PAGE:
Yuvraj Singh couldn't have imagined a better comeback script considering how he returned from cancer treatment into the India team for the World Twenty20.
However, the moment the player would have most keenly awaited will arrive on Thursday at the Sardar Patel Stadium.
As a limited-overs cricketer, his career had touched great heights. If anything rankled in him, it was his inability to break the code in Test cricket.
Before his illness forced a break from cricket, he was in danger of being written off as a Test player.
His failures last year at home against West Indies when he got out for 23, 18 and 25 in the first two Tests seemed to be the last straw for there were already question marks over his ability to tackle swing and top-quality spin.
On Thursday, he will be playing his first Test since November 2011. His technical problems have been linked to his temperament than any weakness in his game.
It is widely believed that if he's better focused, he can easily overcome the issues he has against spinners and the moving ball for there are few more gifted batsmen than the Punjab left-hander.
Those who have worked with him closely since his comeback say the biggest gain for the batsman from the tough experience of having to deal with illness is that he is calmer and more focused. And, with cricket being such a mind game, it should help him.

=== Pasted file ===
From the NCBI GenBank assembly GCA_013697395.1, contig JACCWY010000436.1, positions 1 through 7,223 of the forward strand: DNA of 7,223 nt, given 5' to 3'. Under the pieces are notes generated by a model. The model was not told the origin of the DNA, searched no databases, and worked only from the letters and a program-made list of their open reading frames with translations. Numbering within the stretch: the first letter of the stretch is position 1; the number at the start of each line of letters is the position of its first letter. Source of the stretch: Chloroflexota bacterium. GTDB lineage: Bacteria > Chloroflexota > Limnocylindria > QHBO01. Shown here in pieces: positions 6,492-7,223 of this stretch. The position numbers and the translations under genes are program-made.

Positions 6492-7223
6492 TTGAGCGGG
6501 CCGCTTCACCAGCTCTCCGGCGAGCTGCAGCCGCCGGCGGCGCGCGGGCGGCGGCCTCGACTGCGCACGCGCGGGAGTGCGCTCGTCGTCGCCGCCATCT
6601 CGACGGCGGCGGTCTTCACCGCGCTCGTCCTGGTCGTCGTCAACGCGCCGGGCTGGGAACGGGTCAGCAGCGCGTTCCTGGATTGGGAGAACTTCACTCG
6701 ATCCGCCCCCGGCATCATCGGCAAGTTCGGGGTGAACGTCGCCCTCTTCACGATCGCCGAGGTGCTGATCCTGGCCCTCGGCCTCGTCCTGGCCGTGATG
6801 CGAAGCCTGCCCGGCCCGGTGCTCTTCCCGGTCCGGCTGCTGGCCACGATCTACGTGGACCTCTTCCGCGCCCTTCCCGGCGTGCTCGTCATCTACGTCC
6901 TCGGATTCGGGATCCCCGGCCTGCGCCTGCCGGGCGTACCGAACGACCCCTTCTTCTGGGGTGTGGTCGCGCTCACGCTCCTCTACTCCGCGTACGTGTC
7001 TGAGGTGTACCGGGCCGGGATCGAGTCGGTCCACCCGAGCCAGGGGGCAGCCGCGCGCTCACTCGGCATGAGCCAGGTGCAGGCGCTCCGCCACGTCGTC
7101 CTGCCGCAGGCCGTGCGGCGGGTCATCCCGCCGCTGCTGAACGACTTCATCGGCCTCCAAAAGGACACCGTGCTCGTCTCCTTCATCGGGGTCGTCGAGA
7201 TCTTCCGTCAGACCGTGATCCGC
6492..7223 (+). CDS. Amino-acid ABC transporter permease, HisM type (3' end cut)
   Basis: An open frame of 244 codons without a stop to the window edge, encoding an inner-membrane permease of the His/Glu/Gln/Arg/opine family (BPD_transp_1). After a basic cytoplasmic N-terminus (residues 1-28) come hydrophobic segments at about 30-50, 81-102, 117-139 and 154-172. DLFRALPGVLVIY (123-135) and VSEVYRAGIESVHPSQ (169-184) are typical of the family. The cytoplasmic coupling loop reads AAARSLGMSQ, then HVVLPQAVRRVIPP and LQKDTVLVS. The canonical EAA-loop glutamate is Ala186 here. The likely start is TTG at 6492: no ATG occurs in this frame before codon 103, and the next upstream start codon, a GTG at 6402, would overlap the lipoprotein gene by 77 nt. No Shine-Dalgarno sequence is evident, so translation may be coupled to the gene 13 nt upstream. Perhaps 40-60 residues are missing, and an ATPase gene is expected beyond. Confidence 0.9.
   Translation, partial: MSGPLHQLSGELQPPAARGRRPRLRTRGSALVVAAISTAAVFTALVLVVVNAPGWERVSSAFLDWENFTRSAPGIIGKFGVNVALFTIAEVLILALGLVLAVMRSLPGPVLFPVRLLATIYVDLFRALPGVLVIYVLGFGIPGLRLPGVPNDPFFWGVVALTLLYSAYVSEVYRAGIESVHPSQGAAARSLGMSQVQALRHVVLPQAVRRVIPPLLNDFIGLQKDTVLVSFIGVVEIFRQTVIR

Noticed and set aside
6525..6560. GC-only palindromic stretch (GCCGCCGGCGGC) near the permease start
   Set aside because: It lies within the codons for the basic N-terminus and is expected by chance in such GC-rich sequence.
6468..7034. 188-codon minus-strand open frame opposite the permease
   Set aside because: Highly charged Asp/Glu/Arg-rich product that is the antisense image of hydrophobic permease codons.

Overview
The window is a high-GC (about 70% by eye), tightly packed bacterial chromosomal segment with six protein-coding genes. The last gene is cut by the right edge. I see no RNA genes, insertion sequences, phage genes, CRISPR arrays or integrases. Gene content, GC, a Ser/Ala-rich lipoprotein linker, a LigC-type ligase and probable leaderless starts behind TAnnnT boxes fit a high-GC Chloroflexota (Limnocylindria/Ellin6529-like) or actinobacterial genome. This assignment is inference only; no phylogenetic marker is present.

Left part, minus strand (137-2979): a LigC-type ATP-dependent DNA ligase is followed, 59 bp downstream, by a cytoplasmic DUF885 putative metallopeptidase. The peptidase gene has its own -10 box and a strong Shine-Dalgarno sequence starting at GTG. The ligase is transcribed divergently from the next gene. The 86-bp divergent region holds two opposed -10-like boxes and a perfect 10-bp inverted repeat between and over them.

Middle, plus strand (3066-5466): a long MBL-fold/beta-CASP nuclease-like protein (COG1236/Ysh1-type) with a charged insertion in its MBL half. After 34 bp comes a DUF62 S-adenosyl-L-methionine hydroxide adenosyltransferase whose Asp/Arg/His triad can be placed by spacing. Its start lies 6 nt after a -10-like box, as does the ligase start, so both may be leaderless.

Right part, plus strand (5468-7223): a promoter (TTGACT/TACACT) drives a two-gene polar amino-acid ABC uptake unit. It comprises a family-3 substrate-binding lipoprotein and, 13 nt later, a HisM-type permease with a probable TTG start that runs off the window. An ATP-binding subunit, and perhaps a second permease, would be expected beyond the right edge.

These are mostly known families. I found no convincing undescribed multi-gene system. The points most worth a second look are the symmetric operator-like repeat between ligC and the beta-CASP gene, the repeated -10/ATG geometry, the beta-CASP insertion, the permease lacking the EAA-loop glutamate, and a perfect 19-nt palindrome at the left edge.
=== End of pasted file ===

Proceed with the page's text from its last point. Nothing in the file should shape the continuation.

"He is an aggressive character. He is someone who wants to perform at the top level, which is Test cricket," said skipper, MS Dhoni on Wednesday.
"I feel his contribution will be very important. He is quite intimidating when he bats. If you see his good innings, he can really dominate."
Dhoni said Yuvraj brings more than just batting to the park. On helpful wickets, his role as a part-time spinner lends balance to the team.
"He bats at No 5 or 6, (and) his left-arm spin is very crucial for us as we don't have a genuine all-rounder, and more often than not we play four bowlers. So it's important that the part-timers contribute; especially during that phase when the ball gets old and you are waiting to take the new ball.
You can't use your fast bowlers and you don't want your spinners to get really tired because, even with the new ball, they come into play after just 10 overs.
"When you attack, you attack as a unit. Especially in the sub-continent, the part-timers become more effective. You get a bit of turn and the ball stops and comes."
The only doubt is whether Yuvraj has gained enough fitness to last the rigours of five-day cricket, which Dhoni himself pointed out recently.
But the skipper didn't seem to have much doubt anymore. "To score a double hundred (in the Duleep Trophy last month) requires lot of fitness, so he looks in good shape," he said.
"He is not starting with this tour; he was part of the WT20. He has got a fair amount of exposure to international cricket before this. He is a strong character. Ultimately, he knows it's all about cricket. He will be up for it."